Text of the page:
Read the Medication Guide and, if available, the Patient Information Leaflet provided by your pharmacist before you start taking zolpidem and each time you get a refill. If you have any questions, ask your doctor or pharmacist.
Take this medication by mouth on an empty stomach as directed by your doctor, usually once a night. Since zolpidem works quickly, take it right before you get into bed. Do not take it with or after a meal because it will not work as quickly.
Do not take a dose of this drug unless you have time for a full night's sleep of at least 7 to 8 hours. If you have to wake up before that, you may have some memory loss and may have trouble safely doing any activity that requires alertness, such as driving or operating machinery. (See also Precautions section.)
Dosage is based on your gender, age, medical condition, other medications you may be taking, and response to treatment. Do not increase your dose, take it more often, or use it for longer than prescribed. Do not take more than 10 milligrams a day. Women are usually prescribed a lower dose because the drug is removed from the body more slowly than in men. Older adults are usually prescribed a lower dose to decrease the risk of side effects.
This medication may cause withdrawal reactions, especially if it has been used regularly for a long time or in high doses. In such cases, withdrawal symptoms (such as nausea, vomiting, flushing, stomach cramps, nervousness, shakiness) may occur if you suddenly stop using this medication. To prevent withdrawal reactions, your doctor may reduce your dose gradually. Consult your doctor or pharmacist for more details, and report any withdrawal reactions immediately.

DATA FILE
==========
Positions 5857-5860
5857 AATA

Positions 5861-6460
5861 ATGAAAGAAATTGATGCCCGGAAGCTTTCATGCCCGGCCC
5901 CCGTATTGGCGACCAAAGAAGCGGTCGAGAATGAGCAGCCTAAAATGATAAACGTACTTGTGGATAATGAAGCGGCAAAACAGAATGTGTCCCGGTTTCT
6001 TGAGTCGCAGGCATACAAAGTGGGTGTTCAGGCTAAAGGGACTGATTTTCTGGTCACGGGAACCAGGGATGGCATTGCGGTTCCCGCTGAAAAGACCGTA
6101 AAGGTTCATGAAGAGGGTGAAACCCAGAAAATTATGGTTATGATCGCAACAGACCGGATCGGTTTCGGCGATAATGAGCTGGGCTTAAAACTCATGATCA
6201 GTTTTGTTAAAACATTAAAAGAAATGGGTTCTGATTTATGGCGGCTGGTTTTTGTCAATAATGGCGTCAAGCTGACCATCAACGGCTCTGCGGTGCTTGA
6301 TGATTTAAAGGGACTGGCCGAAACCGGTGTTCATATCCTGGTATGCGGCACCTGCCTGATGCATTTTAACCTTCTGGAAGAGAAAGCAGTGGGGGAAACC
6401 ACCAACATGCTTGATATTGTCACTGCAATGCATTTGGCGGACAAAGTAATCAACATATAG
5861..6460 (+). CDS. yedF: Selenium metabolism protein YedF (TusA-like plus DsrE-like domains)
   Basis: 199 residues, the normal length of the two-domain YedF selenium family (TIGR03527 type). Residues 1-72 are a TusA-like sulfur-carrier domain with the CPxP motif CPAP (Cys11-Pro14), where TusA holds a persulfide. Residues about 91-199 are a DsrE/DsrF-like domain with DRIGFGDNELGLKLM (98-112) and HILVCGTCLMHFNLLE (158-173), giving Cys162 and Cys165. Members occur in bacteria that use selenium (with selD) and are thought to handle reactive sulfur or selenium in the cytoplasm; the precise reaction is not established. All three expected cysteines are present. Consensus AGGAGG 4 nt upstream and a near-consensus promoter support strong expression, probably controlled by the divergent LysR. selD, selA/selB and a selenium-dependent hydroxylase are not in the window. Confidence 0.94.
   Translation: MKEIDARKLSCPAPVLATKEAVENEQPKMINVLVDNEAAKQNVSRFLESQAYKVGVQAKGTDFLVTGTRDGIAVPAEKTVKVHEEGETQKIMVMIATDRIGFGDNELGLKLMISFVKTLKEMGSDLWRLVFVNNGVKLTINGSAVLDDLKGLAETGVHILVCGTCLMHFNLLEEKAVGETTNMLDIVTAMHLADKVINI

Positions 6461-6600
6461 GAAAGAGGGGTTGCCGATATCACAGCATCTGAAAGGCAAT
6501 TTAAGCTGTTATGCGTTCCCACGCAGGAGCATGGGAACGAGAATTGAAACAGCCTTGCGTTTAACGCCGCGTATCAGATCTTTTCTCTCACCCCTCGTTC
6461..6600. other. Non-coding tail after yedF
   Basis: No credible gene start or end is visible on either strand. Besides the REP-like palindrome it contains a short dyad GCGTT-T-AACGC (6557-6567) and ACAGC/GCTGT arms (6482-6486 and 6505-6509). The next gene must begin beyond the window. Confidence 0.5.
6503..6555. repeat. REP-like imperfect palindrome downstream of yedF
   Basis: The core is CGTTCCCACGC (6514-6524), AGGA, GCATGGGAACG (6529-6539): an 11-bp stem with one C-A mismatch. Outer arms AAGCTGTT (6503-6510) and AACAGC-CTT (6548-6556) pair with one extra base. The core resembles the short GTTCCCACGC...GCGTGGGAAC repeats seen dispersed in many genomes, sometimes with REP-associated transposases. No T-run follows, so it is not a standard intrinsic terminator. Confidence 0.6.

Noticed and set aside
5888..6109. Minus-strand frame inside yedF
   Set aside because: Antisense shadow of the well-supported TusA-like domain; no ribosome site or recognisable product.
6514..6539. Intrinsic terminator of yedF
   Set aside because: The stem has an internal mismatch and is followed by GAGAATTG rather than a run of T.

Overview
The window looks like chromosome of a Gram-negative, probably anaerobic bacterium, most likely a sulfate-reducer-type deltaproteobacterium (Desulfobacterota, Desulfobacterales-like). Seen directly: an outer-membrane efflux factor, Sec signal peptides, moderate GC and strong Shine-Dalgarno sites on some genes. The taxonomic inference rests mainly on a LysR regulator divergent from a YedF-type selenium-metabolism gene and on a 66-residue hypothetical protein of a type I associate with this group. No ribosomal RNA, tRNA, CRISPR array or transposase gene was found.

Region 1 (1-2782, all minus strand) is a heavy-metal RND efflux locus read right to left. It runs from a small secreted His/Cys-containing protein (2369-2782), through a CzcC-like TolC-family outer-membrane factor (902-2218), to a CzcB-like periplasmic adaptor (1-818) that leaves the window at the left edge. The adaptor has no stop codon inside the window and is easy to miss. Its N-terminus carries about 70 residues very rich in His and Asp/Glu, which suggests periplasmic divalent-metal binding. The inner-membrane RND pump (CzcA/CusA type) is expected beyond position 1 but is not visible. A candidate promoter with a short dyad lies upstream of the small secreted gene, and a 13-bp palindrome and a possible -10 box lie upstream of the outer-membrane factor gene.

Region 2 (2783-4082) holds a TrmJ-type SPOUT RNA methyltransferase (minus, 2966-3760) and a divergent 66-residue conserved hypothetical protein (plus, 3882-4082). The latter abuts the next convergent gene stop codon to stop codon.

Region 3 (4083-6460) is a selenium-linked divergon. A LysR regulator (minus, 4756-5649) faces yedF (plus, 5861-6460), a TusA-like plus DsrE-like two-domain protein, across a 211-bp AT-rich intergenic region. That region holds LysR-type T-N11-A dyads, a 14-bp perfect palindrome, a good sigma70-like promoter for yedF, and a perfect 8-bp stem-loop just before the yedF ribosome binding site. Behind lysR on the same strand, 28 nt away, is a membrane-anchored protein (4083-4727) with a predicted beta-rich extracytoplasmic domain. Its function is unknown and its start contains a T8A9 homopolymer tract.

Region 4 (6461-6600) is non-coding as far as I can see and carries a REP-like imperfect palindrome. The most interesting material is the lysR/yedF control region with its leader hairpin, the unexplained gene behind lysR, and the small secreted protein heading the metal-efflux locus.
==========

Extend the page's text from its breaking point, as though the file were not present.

Along with its benefits, this medication may rarely cause abnormal drug-seeking behavior (addiction). This risk may be increased if you have abused alcohol or drugs in the past. Take this medication exactly as prescribed to lessen the risk of addiction.
When this medication is used for a long time, it may not work as well. Talk with your doctor if this medication stops working well.
Tell your doctor if your condition persists after 7 to 10 days, or if it worsens.
You may have trouble sleeping the first few nights after you stop taking this medication. This is called rebound insomnia and is normal. It will usually go away after 1-2 nights. If this effect continues, contact your doctor.